Machiavelli was born in 1469, of an old and noble Florentine family, whose destiny and character determined those of Nicolo, before he was born. Thirteen of them had been governors, and fifty-three had been heads of monastic establishments: they had been banished from Florence, in the adverse turns of politics among the Italian States; and they had witnessed every conceivable play of had passions in government and war. Nicolo came forward into life and office with these notions of mankind in his head; he had to deal with some of the worst men, in an age when political accomplishment was supposed to mean sharp practice covered by smooth manners. It is remarkable that in his writings should be found some of the highest views in politics, and some of the most benevolent aspirations that have ever been penned; while it is far from strange that, in writing for the Borgias on the art of ruling in their age, he should have recommended as good policy, or allowed as a necessity, kinds and degrees of bad faith which are as revolting to us now in theory, and when we observe them any where in operation, as the old practices of crucifying disobedient slaves, and making slaves of prisoners of war. Machiavelli went on five missions to France, with his mind full of the apprehension that France would swamp the liberties of Tuscany. He was three months in close consultation with Cæsar Borgia; and his letters show that it was a case of diamond cut diamond. Two of the acutest men of their age were day and night trying to circumvent each other; and this was the sort of statesmanship which was going on everywhere, from his youth up. It is no small proof of his sagacity that he discerned how far preferable was honest good government to anything he saw. He said that governing by Law was as much better than governing by Force, as men were better than beasts. He believed that the first object, in his time, was to secure stability,—be the government what it might: but not the less did he declare in his writings that the best stability was in the attachment of the people to their prince; the next, that of custom, under an established dynasty; and far below these, the maintenance of a government by the strong band. He said, in playful conversation, that if he had taught princes how to control their people, he had also done his best to encourage the people not to let their princes oppress them too far. He was disgusted at the practice of employing mercenaries in the conflicts of the Italian States, by which the advantage was given to anybody who had a long purse: and he strove to put an end to the evil doings of a hired soldiery, brought from over the frontier, by raising a militia, and fostering in them a patriotic spirit. All the while, he was thinking. He studied politics in history, and read Livy as no man before him had done, and made Tacitus his model in his book of “The Prince.” When his time of disgrace and suffering arrived,—as it arrived sooner or later to every statesman in those days, he showed, in his correspondence, what was then the common notion of political service. He tells of his being imprisoned and put to the torture; and of the annoyance of hearing the screams of other tortured prisoners; and of his banishment to a country residence, where the dread of an ignominious poverty haunted him. These reverses befel him through the accession of the Medicis to the government of Tuscany; yet he hoped that they would give him office, and wrote his work, “The Prince,” to remind them of his experience of fifteen years, and of his mastery of the philosophy of politics. He tells, in one of these letters, how he spends his day:—two hours in the wood in the morning, overlooking the woodmen, and bargaining, and hearing complaints about the sale of wood. Then he goes to the fountain, where the birds congregate, and reads some favourite poet, and dreams some poem of his own. Then he goes to the rural inn, and gossips till dinner-time, with passing travellers, of whom he makes a study. The family dinner is a frugal one, furnished by his little farm: and after it he goes again to the inn, and plays a game (not now understood) with the landlord and neighhours,—not without incessant disputes. Evening having come, he goes home, puts off his coarse rural disguise, dresses like a gentleman, and enters his library as a saloon in which he is to meet the best company. There he spends four hours in the most refined society in the world, forgets all his troubles, ceases to fear poverty or death, and utilises the discourse of departed sages, by making it a part of his own mind. In short, he wrote his political speculations and descriptions there; and used his works to recommend himself to the Medicis for employment. “The Prince” was not intended for publication, but for the private use of Lorenzo de Medici, to whom he offered it as the only tribute he had to give, while others presented jewels, horses, and precious stuffs. Some of the counsels it contains are golden; but their influence is spoiled by their association with other sections full of craft and of cynicism.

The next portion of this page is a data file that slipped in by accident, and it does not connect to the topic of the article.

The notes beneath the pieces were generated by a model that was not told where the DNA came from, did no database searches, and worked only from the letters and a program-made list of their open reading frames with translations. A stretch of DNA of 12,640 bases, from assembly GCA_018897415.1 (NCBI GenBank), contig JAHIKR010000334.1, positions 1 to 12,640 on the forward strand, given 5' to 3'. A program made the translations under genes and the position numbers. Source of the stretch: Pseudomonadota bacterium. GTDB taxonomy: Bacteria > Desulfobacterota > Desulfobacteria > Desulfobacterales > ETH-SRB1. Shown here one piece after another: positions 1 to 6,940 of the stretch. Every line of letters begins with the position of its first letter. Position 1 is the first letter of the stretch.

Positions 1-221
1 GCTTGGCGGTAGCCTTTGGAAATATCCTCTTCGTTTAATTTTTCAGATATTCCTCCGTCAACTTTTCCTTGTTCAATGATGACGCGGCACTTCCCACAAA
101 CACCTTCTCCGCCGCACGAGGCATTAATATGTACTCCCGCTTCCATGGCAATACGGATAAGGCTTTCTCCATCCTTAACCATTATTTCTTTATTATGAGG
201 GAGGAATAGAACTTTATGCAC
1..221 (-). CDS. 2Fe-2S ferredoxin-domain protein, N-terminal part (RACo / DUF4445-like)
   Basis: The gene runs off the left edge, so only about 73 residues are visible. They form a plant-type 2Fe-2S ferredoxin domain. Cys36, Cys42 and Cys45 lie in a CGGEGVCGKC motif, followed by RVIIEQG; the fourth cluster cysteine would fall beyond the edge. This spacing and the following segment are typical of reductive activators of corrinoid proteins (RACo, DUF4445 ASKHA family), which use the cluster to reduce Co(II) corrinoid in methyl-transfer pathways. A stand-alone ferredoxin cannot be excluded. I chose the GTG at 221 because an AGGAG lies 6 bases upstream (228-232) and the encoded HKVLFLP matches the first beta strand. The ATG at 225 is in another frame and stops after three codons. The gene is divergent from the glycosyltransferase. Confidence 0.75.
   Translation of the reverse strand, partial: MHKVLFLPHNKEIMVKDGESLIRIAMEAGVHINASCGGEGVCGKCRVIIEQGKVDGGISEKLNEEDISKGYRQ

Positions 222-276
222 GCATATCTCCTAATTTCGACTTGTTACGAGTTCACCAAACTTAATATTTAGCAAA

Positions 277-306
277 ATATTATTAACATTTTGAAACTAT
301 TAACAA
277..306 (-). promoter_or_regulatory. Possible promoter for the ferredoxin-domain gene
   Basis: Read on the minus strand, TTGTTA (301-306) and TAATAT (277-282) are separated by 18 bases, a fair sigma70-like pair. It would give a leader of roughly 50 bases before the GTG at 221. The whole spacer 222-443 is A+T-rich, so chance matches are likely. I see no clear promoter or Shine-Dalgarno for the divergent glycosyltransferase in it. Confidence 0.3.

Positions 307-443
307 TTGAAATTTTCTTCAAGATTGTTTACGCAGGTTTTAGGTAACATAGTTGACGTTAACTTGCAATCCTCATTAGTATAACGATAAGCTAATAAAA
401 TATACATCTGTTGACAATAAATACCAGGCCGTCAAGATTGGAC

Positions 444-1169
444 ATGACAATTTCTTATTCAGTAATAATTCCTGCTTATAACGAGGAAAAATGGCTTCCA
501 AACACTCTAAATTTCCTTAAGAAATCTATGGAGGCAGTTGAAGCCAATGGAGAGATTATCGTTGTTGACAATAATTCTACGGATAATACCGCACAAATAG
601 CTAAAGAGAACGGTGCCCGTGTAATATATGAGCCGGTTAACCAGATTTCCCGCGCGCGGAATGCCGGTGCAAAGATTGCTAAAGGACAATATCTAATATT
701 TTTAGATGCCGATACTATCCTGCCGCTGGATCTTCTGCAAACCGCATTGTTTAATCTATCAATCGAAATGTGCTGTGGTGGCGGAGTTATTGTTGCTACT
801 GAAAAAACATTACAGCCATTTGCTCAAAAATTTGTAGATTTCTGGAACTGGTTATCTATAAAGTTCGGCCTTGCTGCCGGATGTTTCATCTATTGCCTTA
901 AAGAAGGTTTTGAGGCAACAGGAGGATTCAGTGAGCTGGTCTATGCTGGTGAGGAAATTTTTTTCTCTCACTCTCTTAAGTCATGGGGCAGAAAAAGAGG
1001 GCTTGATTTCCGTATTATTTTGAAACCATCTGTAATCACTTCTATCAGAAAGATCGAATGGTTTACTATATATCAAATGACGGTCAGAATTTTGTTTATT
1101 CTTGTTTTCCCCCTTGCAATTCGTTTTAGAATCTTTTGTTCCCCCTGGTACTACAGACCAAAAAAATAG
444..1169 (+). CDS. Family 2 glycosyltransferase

He employed and amused himself also in literature; but, when Lorenzo de Medici died, he was summoned to counsel again, and entrusted with various reforms and preparations for war. He discharged several missions to neighbouring states, and played the spy on the Emperor’s movements on the other side of the mountains. He was subject to a stomach complaint, and at this time (1527) treated it himself, destroying himself by a mistake about his medicine. His age was fifty-eight. He died poor, and no special honours seem to have been paid to his memory till Earl Cowper, in 1787, obtained the erection of a monument in Florence to the first of the new order of great men—the Political Philosophers.